James Whitcomb Riley

(7 October 1849 - 22 July 1916 / Greenfield, Indiana)

James Whitcomb Riley Poems

1. Over The Eyes Of Gladness 4/9/2010
2. Pan 4/9/2010
3. Plain Sermons 4/9/2010
4. Prior To Miss Belle's Appearance 4/9/2010
5. Private Theatricals 4/9/2010
6. Proem 4/9/2010
7. Reach Your Hand To Me 4/9/2010
8. Regardin' Terry Hut 4/9/2010
9. Scraps 4/9/2010
10. September Dark 4/9/2010
11. Silence 4/9/2010
12. Sister Jones's Confession 4/9/2010
13. Sleep 4/9/2010
14. Some Scattering Remarks Of Bub's 4/9/2010
15. Some Songs After Master Singers 4/9/2010
16. Song 4/9/2010
17. That Other Maud Muller 4/9/2010
18. The Ancient Printman 4/9/2010
19. The Artemus Of Michigan 4/9/2010
20. The Beautiful City 4/9/2010
21. The Best Is Good Enough 4/9/2010
22. The Best Times 4/9/2010
23. The Book Of Joyous Children 4/9/2010
24. The Boy Lives On Our Farm 4/9/2010
25. The Boys 4/9/2010
26. The Boy's Candidate 4/9/2010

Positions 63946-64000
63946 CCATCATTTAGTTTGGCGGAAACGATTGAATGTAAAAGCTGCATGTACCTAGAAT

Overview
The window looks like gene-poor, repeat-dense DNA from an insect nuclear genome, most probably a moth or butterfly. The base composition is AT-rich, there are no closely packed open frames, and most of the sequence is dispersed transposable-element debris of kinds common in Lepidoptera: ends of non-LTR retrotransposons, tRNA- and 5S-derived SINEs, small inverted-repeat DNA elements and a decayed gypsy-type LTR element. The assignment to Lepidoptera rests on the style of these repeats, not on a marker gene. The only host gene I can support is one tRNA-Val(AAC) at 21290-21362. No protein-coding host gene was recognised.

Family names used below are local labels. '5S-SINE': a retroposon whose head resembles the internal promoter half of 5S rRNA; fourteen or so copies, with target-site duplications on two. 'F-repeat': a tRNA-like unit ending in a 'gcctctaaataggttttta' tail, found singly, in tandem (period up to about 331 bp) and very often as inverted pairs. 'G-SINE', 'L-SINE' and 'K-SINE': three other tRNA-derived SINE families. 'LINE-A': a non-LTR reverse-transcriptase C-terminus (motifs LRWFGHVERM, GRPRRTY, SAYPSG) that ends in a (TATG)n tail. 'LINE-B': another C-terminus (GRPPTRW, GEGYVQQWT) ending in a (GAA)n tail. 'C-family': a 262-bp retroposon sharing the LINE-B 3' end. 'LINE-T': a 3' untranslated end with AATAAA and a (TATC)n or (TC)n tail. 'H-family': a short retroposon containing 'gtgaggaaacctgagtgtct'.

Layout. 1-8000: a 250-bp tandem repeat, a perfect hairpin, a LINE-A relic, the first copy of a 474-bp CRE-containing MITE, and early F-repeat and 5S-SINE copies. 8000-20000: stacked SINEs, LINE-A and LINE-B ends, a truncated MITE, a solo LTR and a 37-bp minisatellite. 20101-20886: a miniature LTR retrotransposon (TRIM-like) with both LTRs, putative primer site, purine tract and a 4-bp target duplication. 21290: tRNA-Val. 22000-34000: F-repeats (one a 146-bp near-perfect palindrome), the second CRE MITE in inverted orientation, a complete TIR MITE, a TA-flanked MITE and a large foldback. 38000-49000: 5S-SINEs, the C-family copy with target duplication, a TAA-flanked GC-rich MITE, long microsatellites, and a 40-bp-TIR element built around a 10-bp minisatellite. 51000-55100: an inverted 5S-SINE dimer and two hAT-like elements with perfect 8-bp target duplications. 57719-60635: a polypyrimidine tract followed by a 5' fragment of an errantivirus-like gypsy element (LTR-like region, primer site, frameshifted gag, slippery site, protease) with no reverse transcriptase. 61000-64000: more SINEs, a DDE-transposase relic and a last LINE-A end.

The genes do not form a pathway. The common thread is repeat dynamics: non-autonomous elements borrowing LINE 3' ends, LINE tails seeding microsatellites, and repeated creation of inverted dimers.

27. The Child-World 4/9/2010
28. The Clover 4/9/2010
29. The Curse Of The Wandering Foot 4/9/2010
30. The Cyclone 4/9/2010
31. The Dead Lover 4/9/2010
32. The Frog 4/9/2010
33. The Harp Of The Minstrel 4/9/2010
34. The Hereafter 4/9/2010
35. The Hired Man And Floretty 4/9/2010
36. The Jaybird 4/9/2010
37. The Katydids 4/9/2010
38. The Little Coat 4/9/2010
39. The Loehrs And The Hammonds 4/9/2010
40. The Mulberry Tree 4/9/2010
Best Poem of James Whitcomb Riley

A Barefoot Boy

A barefoot boy! I mark him at his play --
For May is here once more, and so is he, --
His dusty trousers, rolled half to the knee,
And his bare ankles grimy, too, as they:
Cross-hatchings of the nettle, in array
Of feverish stripes, hint vividly to me
Of woody pathways winding endlessly
Along the creek, where even yesterday
He plunged his shrinking body -- gasped and shook --
Yet called the water 'warm,' with never lack
Of joy. And so, half enviously I look
Upon this graceless barefoot and his track, --
His toe stubbed -- ay, his big toe-nail ...

Read the full of A Barefoot Boy

The Ripest Peach

The ripest peach is highest on the tree --
And so her love, beyond the reach of me,
Is dearest in my sight. Sweet breezes, bow
Her heart down to me where I worship now!

She looms aloft where every eye may see
The ripest peach is highest on the tree.
Such fruitage as her love I know, alas!
I may not reach here from the orchard grass.

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